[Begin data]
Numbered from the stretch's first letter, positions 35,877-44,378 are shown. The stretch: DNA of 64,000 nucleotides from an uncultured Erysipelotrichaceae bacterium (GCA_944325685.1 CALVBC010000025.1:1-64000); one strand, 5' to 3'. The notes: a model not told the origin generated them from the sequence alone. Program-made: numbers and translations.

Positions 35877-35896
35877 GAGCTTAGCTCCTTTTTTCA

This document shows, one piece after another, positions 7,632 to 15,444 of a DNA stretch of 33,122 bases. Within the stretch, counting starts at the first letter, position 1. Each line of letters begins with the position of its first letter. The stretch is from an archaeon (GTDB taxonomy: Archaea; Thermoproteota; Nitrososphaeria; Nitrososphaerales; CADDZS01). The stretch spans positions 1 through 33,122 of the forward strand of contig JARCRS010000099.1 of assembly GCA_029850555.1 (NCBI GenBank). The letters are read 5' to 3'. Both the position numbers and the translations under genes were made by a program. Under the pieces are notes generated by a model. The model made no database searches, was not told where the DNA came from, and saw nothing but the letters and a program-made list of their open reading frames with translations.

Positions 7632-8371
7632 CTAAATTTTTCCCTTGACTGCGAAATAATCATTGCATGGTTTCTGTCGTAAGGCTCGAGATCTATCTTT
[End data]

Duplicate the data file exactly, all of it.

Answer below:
Numbered from the stretch's first letter, positions 35,877-44,378 are shown. The stretch: DNA of 64,000 nucleotides from an uncultured Erysipelotrichaceae bacterium (GCA_944325685.1 CALVBC010000025.1:1-64000); one strand, 5' to 3'. The notes: a model not told the origin generated them from the sequence alone. Program-made: numbers and translations.

Positions 35877-35896
35877 GAGCTTAGCTCCTTTTTTCA

This document shows, one piece after another, positions 7,632 to 15,444 of a DNA stretch of 33,122 bases. Within the stretch, counting starts at the first letter, position 1. Each line of letters begins with the position of its first letter. The stretch is from an archaeon (GTDB taxonomy: Archaea; Thermoproteota; Nitrososphaeria; Nitrososphaerales; CADDZS01). The stretch spans positions 1 through 33,122 of the forward strand of contig JARCRS010000099.1 of assembly GCA_029850555.1 (NCBI GenBank). The letters are read 5' to 3'. Both the position numbers and the translations under genes were made by a program. Under the pieces are notes generated by a model. The model made no database searches, was not told where the DNA came from, and saw nothing but the letters and a program-made list of their open reading frames with translations.

Positions 7632-8371
7632 CTAAATTTTTCCCTTGACTGCGAAATAATCATTGCATGGTTTCTGTCGTAAGGCTCGAGATCTATCTTT